Monday, November 28, 2011

Day 23 - Xtranormal







Watch the video below for information about Xtranormal.






Register for an Xtranormal account. http://www.xtranormal.com/
Click the Sign Up link located in the upper right corner of the site.
Fill in the account information and complete the caption box as accurately as possible. Finish with selecting the button that says Create Account. Next, you will be greeted by a screen that indicates that your registration was successful. To create a video, continue by clicking the link CONTINUE TO MOVIE MAKER.



Creating a movie is simple. Select a character and a background for your movie. Select the Story tab to open the menu to begin your character's dialog. Type the text for your movie and drag and drop icons (red bracket area) onto the text to change camera angels, create character movements, gestures, pauses, etc.




The website allows you to preview and save your project prior to publishing your movie. Once you select publish, the website will provide you with a share link address and also an embed code.



Your assignment for today: Create an Xtranormal account. Post two specific ways you could use Xtranormal in your classroom.

Note* The Xtranormal site is restricted for users 13 and older.


35 comments:

  1. Hi, I'm a student at Harrison High School and I have used Xtranormal to make an incredible informational animation video for a community school. It is a great site to use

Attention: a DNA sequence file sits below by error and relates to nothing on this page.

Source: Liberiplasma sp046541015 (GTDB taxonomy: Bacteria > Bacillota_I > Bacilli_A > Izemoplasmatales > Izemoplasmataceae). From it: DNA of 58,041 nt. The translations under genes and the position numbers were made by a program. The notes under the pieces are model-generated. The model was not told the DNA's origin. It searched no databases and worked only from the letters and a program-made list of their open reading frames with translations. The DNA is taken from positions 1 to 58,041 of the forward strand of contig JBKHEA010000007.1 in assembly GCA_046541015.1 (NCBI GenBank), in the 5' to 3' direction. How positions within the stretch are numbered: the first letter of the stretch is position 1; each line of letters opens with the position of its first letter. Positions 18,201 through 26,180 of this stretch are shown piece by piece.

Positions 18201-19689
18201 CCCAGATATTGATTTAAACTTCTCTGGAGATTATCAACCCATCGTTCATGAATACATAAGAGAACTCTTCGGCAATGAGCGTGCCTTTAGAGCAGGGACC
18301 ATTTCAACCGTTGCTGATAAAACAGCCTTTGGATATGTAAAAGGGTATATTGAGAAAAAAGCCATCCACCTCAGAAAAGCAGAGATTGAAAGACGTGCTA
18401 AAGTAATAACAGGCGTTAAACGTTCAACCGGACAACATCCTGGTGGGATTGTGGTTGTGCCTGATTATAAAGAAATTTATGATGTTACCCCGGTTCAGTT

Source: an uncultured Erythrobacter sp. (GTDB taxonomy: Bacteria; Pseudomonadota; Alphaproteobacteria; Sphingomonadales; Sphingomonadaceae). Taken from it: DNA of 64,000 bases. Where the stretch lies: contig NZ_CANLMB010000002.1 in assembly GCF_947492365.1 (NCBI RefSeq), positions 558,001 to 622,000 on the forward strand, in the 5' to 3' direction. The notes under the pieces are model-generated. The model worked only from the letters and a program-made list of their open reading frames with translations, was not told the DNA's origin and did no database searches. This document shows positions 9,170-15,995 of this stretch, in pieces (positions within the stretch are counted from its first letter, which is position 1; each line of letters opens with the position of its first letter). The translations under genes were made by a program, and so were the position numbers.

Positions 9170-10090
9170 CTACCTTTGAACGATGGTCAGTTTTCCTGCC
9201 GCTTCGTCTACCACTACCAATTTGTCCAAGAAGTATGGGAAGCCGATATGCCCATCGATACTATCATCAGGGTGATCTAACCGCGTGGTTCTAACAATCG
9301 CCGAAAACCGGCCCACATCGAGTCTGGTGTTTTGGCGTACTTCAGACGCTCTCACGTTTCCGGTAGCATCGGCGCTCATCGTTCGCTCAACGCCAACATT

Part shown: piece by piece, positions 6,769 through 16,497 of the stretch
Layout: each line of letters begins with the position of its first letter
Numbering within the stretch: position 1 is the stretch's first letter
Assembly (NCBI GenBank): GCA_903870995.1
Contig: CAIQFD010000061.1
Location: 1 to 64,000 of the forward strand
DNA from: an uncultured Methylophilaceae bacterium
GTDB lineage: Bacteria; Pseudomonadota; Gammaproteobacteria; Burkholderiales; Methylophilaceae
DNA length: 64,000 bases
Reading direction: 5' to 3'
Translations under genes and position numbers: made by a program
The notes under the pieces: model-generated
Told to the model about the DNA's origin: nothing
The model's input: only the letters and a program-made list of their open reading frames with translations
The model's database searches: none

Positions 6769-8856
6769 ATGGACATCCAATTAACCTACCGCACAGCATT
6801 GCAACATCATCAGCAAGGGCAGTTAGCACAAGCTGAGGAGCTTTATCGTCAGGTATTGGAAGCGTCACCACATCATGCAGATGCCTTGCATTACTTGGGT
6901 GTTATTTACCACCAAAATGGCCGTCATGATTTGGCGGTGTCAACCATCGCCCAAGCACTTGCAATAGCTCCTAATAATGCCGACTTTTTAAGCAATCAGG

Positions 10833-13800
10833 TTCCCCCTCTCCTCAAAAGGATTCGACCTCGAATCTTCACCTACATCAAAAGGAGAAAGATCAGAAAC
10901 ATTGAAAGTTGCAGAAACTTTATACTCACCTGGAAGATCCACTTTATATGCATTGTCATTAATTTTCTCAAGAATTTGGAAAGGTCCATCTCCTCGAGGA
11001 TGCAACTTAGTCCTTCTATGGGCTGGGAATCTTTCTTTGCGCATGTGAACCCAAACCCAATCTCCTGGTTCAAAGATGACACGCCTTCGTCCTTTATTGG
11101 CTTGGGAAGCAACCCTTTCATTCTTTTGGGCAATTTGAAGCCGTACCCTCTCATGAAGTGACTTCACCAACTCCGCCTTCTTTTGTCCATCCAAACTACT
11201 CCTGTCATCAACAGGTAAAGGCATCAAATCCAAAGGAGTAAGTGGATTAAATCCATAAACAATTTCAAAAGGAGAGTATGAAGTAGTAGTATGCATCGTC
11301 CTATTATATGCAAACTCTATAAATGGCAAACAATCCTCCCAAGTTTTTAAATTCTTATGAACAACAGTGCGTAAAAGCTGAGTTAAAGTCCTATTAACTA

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  2. I could see this being used to recreate scenes from historical events or novels in modern day language. Students could demonstrate their understandings from those pieces. Since I work with elementary students, I initially thought this would be great for retelling, because we are always asking students to retell the most important details. Asking them to make a movie out of the most important details requires students to write, but it also includes the visual aspect. At first I was disappointed by the 13+ age requirement, but when I started to play around on the site, I realized why that requirement is in place. Some of the material is a bit inappropriate for younger audiences.

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  3. I have used Xtranormal to have students make a video about cyberbullying. Here is the link to one of the videos: http://www.xtranormal.com/watch/5768889/dangers-of-sexting-protector-of-the-sextor

    I think that you can use Xtranormal to talk about anything that the students might be embarrassed to talk about since it is not their voices or faces. Videos can be shown to the class anonymously.

    I could also see using Xtranormal to talk about lab safety in chemistry class. There is a background that has to do with a lab and you can make the characters act however you like. Either I could make the video or I could have each student make one about a specific incident that could happen in the lab, i.e. a spill, a breakage, a fire.